"The alarming tape which warns the next terror attack will dwarf 9/11.

"The CIA and FBI late Wednesday authenticated the tape, federal sources tell DRUDGE.

"ABCNEWS, which obtained the tape from a source in Pakistan, has been informed of the government's standing.

"A top goverment source said from Washington that ABC withheld the final 15 minutes of the tape from the feds -- the portion of the tape where the man warns of retribution for Americans electing Bush and Cheney.

"'The FBI did not see the last 15 mins,' the source claims.

"ABC stongly denies the charge."

(emphasis mine)

Of course they do. And if true, it looks a lot like they were hiding it to prevent Kerry from being negatively impacted at the polls by any implication that terrorists prefer Kerry. Which is not really a surprise, unless you didn't know that this is what he meant when he said he had the support of foreign leaders.

Astronomic proportions

Here comes the Sun
Originally uploaded by GustavoG.
A post at Boingboing links to a collection of lunar eclipse photos at, where they host your photos for free at a rate of 100MB per month. As the Boingsters say, some of these are breathtaking.

On a related note, I guess, here's an excerpt from an astrology essay my sister Clare sent from Houston:

"This Cosmic lineup of five events in a 5 week period is, quite literally, an earthquake between two major realities here on Earth. Like the plates that slide up and past one another as continents floating on the surface of Mother Earth, we have our own
tectonic plate adjustments going on from October 1st through November 12th, 2004. And these are tremors. They aren't even a quake. These are mega quakes coming. And with Saturn in this mix representing the old guard, it is retrograding, so with both Neptune and Uranus, representing the new reality, going direct in this same time frame, you have the more hopeful one surfacing more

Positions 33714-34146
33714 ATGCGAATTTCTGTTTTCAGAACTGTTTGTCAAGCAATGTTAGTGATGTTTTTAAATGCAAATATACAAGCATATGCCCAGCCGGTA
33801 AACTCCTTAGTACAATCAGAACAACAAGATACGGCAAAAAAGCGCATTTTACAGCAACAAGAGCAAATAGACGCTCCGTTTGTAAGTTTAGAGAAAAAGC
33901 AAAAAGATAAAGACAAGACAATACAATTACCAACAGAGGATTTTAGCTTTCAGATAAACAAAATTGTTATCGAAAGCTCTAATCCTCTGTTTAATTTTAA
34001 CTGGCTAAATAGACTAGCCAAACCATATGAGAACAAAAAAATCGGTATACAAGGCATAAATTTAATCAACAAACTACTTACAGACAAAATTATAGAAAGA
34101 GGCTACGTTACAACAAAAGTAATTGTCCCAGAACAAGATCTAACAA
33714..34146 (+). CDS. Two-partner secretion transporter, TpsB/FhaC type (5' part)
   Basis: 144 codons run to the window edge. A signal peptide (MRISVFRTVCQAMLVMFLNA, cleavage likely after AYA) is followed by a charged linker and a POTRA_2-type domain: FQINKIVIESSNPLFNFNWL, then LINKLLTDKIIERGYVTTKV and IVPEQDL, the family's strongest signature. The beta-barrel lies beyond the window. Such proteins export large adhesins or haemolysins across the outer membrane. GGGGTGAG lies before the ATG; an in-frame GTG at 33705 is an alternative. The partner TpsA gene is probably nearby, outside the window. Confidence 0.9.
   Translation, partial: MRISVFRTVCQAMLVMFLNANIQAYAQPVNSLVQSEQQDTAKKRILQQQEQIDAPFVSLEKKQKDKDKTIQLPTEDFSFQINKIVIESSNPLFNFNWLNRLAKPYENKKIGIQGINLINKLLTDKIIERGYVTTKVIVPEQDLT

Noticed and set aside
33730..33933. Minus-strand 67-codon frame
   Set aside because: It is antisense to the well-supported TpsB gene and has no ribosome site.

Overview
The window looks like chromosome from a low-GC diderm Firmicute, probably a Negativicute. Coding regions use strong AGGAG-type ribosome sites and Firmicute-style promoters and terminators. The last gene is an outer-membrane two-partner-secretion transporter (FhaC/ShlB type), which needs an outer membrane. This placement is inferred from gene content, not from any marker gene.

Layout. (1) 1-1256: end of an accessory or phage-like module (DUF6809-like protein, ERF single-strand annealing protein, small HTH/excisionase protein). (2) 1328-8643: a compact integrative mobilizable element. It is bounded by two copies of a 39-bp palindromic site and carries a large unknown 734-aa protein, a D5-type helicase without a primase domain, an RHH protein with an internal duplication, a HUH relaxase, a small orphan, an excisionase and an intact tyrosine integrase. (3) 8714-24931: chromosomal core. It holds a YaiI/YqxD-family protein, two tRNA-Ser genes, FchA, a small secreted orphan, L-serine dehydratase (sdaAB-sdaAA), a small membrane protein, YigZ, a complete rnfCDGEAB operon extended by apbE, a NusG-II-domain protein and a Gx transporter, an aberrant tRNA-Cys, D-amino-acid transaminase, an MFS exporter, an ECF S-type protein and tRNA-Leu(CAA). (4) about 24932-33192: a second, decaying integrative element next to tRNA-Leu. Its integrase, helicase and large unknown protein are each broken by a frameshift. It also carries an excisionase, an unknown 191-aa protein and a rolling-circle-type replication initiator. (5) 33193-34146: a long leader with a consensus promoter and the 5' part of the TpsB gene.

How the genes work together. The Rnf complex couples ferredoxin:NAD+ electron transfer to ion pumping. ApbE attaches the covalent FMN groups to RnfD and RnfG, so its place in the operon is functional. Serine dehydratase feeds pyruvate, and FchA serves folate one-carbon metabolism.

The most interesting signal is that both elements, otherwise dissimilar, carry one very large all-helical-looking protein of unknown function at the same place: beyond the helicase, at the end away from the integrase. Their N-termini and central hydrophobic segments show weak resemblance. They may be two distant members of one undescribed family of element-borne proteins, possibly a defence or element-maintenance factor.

"Not with this gathering storm of huge, outer planets bracketed by two powerful eclipses thundering toward us right now. The ball starts rolling with the New Moon Eclipse of 10.13.04. This is a very nasty, hard-edged solar eclipse; far more butt kicking than normal. Why? Because the Moon is conjunct Mars and that portends towards violence, action, fire, guns, wars, terrorism, tempers out of control, for starters. More than anything, you can call this eclipse the ACTION trigger for the entire cascade of events that is to follow. Here's what it is going to trigger off:

"FIRST BOLT: New Moon Solar Eclipse: October 13, 2004 at 21 Libra (Aries by opposition) 06, at 7:48 PM PDT

"SECOND BOLT: Neptune goes DIRECT on October 24, 2004 at 12 Aquarius (Leo by opposition) 37 at 4:47 AM PDT

"THIRD BOLT: Full Moon Solar Eclipse: October 27, 2004 at 5 Taurus (Scorpio by opposition) 02 at 8:07 PM PDT